As a general rule, students on courses of six months or longer are eligible for healthcare under the National Health Service (NHS), the UK’s state-funded health service, from the date of arrival in the UK. Family members (EU citizens or those on a Tier 4 dependent’s visa) living with you are also eligible. NHS treatment is free but you will need to pay for most medication prescribed by a doctor/general practitioner (commonly referred to as a GP). There is a standard charge, currently £8.40, per item prescribed under the NHS. One exception is contraceptive medication, which is free of charge.

Registering with a doctor (GP)

The most important thing to do once you know where you will be living is to register with a local GP to enable you to access NHS healthcare. Students may be asked to provide a letter confirming they are registered on a course of study, which can be requested from Registry once you have registered on your programme. Overseas students will need to present their passport and visa. The NHS website allows you to search for local GP practices by entering your postcode.


Dentists operate separately from GPs and you can register with a dentist anywhere – it doesn’t have to be near your home. Dentists can provide both NHS treatment and private treatment although even NHS treatment is not free of charge unless you are pregnant or have had a baby in the UK up to 12 months before treatment starts. Dentists can be found on the NHS website and it’s a good idea to check if they are currently registering NHS patients as private dental charges may be significantly higher.

Eye care

Eye tests are provided by optometrists who are usually based within opticians in high street stores such as SpecSavers or Vision Express, but there are other chains and independent opticians.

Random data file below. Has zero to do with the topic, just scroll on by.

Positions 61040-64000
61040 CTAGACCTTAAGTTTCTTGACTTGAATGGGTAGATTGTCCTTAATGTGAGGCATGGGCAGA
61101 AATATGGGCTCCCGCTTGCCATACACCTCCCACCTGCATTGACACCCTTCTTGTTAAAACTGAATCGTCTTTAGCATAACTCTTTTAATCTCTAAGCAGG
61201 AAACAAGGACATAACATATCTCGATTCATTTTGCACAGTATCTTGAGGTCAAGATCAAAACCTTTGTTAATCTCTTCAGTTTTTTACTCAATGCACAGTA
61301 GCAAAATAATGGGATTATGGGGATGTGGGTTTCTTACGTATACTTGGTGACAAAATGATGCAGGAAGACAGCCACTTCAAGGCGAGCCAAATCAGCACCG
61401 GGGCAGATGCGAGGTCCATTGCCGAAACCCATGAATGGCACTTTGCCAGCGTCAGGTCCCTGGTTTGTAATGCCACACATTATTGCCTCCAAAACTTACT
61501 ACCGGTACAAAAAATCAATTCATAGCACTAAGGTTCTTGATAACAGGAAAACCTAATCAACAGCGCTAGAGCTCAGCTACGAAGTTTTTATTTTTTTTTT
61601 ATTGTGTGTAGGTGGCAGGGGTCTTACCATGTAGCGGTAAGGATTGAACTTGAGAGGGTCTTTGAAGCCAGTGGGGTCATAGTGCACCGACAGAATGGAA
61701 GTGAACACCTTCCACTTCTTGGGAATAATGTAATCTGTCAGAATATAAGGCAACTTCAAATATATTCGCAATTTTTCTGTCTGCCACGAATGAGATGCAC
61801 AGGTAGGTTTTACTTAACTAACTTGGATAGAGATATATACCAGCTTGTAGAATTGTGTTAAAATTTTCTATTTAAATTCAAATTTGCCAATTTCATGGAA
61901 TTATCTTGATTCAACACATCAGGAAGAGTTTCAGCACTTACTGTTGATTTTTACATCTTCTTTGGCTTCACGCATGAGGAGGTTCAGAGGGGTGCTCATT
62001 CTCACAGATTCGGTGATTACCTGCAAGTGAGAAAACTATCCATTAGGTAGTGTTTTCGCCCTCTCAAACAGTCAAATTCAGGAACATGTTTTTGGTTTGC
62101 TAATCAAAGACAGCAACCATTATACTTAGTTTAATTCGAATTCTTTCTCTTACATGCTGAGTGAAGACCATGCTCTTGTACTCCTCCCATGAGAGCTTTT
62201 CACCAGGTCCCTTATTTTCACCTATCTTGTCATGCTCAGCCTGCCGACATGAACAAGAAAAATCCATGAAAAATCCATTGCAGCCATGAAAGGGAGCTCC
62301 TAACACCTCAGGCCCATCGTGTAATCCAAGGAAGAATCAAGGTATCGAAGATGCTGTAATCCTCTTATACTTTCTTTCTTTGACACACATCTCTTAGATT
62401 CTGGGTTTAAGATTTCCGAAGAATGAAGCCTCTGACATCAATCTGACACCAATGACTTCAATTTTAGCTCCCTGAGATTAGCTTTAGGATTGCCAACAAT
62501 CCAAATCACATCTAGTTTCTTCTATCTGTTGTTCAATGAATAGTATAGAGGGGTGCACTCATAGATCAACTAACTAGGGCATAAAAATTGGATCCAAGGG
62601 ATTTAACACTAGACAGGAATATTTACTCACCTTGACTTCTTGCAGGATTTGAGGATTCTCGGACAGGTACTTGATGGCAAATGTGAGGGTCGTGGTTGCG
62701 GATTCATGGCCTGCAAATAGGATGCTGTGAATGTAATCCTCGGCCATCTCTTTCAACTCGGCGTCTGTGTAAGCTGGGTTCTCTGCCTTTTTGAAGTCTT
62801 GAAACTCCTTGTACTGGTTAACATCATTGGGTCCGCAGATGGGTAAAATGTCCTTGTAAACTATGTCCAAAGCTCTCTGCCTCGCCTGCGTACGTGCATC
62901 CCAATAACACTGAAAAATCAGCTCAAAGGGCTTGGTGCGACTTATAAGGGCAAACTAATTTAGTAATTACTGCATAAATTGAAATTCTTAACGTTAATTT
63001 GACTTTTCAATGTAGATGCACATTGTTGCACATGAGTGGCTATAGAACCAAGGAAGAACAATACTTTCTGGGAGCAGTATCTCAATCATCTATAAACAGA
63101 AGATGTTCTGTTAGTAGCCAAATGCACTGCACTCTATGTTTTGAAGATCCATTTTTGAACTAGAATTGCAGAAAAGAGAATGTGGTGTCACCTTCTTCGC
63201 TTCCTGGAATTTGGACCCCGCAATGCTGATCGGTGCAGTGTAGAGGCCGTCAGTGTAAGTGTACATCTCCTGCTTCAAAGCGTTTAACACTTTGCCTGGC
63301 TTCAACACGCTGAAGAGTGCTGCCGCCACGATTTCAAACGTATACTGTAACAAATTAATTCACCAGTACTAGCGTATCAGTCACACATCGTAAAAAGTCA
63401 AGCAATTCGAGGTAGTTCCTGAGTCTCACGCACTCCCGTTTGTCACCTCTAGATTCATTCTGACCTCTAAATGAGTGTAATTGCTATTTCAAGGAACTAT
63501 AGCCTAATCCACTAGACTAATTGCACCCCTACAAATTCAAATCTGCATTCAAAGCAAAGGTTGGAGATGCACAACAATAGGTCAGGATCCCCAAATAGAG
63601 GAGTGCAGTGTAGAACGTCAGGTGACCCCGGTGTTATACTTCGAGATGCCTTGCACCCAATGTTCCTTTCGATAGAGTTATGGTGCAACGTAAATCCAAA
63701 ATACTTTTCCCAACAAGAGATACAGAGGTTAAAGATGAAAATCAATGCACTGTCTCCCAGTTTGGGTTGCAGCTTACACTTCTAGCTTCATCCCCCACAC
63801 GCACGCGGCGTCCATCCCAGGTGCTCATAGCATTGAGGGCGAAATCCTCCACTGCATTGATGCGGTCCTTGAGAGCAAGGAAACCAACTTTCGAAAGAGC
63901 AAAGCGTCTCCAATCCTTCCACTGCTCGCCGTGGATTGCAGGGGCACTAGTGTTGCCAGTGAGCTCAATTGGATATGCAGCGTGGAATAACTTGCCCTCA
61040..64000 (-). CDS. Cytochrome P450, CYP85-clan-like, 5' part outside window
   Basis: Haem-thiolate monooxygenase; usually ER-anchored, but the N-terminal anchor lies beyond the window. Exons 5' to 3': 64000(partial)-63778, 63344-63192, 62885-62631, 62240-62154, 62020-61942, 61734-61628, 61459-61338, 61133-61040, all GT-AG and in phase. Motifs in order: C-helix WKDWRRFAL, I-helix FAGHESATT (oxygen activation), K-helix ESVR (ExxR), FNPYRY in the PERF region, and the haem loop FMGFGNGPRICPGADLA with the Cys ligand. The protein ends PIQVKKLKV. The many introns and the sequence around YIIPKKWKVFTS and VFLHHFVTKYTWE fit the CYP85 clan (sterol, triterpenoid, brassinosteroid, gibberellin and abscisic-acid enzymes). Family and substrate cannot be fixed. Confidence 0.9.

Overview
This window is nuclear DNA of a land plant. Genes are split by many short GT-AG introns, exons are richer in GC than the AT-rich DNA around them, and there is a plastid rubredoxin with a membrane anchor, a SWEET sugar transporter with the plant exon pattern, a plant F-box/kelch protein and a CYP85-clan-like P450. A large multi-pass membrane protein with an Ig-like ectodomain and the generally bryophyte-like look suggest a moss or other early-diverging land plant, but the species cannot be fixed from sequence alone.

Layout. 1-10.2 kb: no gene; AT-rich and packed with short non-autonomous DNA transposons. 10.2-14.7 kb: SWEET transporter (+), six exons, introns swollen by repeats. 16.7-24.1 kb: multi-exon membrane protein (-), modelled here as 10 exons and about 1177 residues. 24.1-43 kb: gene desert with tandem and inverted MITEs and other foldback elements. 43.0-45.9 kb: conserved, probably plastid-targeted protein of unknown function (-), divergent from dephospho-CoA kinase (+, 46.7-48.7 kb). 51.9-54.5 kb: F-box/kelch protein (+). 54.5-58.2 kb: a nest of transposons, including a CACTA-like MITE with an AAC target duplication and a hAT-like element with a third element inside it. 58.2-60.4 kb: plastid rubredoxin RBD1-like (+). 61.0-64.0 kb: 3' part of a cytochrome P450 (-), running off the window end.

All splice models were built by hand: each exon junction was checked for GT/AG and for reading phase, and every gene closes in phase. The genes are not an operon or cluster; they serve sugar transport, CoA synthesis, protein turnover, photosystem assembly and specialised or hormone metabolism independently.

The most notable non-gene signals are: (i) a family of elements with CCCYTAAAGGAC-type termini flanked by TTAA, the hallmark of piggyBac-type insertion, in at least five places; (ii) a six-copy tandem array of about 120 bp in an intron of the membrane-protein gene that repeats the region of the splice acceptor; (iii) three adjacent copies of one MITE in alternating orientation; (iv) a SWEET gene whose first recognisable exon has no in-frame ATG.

Mental health

GPs can advise on medication for mental health conditions, with referral to a psychiatrist if necessary. If you think it’s likely you will need ongoing mental health support, we advise you to contact the Student Advice & Counselling Service for further guidance. GPs can also refer patients for free counselling under the NHS but waiting times can be long. The School has a Student Advice & Counselling Service which is available to all students – please get in touch if you would like to find out more.

Other mental health support:

London Nightline: a confidential student-run phone line offering emotional support and practical information.

Samaritans: run by trained volunteers, for people experiencing suicidal thoughts of extreme distress.

Long-term conditions

It is helpful if you can bring with you information about any medication from your current doctor. You may find that your GP is not able to prescribe exactly the same medication that you normally take. You are permitted to bring a certain amount of medication into the UK with you in its original container/packaging, but depending on the drug you may only be permitted to bring a limited quantity.


If you need hospital treatment and are too unwell to get to hospital yourself, you should call an ambulance. The emergency number in the UK is 999 and you will not be charged for calling out an ambulance. If you can get to hospital yourself you need to find the nearest hospital with an Accident & Emergency Department. If you have an urgent problem which can’t wait but is not life threatening call 111 for advice.

If the situation is not acute, you can call your usual GP number to book an appointment or if you need basic advice pharmacists can usually help.


Travel vaccinations may cost more than the usual NHS prescription charge and are available at private travel clinics as well as via your GP. The Hospital for Tropical Diseases runs a travel clinic.

More information can be found on the website of the UK Council for International Student Affairs (UKCISA).